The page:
Uncertainty surrounding the risk and reward of investments in biopharmaceutical companies poses a challenge to those interested in funding such enterprises. Using data on publicly traded stocks, we track the performance of 1,066 biopharmaceutical companies from 1930 to 2015-the most comprehensive financial analysis of this sector to date. Our systematic exploration of methods for distinguishing biotech and pharmaceutical companies yields a dynamic, more accurate classification method. We find that the performance of the biotech sector is highly sensitive to the presence of a few outlier companies, and confirm that nearly all biotech companies are loss-making enterprises, exhibiting high stock volatility. In contrast, since 2000, pharmaceutical companies have become increasingly profitable, with risk-adjusted returns consistently outperforming the market. The performance of all biopharmaceutical companies is subject not only to factors arising from their drug pipelines (idiosyncratic risk), but also from general economic conditions (systematic risk). The risk associated with returns has profound implications both for patterns of investment and for funding innovation in biomedical R&D.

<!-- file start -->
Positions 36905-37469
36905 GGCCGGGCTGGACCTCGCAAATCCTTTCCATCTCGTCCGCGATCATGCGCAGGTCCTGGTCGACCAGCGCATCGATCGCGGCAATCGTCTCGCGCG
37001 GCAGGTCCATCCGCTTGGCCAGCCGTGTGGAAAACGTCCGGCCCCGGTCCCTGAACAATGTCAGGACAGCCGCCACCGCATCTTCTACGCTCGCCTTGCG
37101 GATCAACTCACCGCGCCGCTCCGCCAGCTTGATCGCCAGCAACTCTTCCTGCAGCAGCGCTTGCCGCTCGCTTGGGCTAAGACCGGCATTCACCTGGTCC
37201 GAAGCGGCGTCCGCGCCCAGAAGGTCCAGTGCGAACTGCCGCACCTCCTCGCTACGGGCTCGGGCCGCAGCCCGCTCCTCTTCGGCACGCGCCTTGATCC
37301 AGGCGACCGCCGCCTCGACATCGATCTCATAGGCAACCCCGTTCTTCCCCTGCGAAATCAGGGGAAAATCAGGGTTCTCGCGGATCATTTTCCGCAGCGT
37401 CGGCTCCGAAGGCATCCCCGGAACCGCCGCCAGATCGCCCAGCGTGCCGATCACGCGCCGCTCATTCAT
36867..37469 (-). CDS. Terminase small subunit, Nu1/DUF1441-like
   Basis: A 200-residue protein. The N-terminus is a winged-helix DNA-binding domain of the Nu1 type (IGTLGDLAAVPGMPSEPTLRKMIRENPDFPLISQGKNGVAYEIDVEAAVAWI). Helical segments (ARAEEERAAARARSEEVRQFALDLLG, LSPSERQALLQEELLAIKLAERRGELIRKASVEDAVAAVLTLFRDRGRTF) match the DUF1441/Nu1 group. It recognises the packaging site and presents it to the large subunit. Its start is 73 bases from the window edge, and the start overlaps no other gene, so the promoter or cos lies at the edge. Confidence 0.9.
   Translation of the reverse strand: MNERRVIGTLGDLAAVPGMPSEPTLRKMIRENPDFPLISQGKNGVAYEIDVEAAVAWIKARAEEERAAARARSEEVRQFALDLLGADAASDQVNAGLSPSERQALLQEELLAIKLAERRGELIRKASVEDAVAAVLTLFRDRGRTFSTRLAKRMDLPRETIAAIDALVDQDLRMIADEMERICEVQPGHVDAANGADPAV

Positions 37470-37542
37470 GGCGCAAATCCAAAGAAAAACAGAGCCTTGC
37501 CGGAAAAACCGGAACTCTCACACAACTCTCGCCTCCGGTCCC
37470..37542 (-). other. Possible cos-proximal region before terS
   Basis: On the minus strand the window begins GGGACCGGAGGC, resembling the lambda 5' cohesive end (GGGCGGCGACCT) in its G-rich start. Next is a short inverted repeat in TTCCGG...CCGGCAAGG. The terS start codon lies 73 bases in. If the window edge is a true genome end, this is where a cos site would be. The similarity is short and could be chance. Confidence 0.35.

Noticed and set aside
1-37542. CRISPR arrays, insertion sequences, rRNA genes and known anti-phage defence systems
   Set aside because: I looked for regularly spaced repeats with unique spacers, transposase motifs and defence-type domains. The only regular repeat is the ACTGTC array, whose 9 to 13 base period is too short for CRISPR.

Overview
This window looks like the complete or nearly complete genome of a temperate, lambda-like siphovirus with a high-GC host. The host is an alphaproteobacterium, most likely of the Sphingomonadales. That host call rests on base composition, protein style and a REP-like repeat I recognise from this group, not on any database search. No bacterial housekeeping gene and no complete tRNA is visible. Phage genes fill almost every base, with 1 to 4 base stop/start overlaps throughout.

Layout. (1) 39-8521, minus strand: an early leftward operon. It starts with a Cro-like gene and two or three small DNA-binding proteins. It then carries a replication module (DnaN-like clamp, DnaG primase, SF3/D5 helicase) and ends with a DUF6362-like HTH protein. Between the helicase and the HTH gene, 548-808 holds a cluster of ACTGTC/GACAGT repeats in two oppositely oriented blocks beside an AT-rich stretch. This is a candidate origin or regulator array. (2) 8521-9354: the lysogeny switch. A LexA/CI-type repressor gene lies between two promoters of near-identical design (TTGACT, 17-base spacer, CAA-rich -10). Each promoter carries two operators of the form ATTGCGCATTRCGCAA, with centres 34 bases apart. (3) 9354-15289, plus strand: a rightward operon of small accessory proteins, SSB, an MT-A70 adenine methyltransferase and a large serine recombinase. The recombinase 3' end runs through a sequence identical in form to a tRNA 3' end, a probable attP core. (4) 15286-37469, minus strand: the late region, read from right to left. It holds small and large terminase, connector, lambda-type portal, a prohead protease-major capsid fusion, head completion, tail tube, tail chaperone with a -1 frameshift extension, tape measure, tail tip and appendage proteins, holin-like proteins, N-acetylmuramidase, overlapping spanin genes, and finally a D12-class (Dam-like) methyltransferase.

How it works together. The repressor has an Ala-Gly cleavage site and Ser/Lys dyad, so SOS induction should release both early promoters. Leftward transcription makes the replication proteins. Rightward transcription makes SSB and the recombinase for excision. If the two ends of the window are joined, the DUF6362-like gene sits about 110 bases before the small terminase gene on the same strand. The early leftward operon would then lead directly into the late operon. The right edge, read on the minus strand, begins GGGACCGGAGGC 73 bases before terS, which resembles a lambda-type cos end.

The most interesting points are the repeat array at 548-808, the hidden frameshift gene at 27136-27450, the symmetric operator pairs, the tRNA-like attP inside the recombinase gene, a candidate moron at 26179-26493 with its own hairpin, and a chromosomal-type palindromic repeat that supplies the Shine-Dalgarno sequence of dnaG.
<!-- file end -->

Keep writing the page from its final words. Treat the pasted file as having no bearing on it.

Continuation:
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We thank Jayna Cummings for editorial support. Funding support from the MIT Laboratory for Financial Engineering is gratefully acknowledged.
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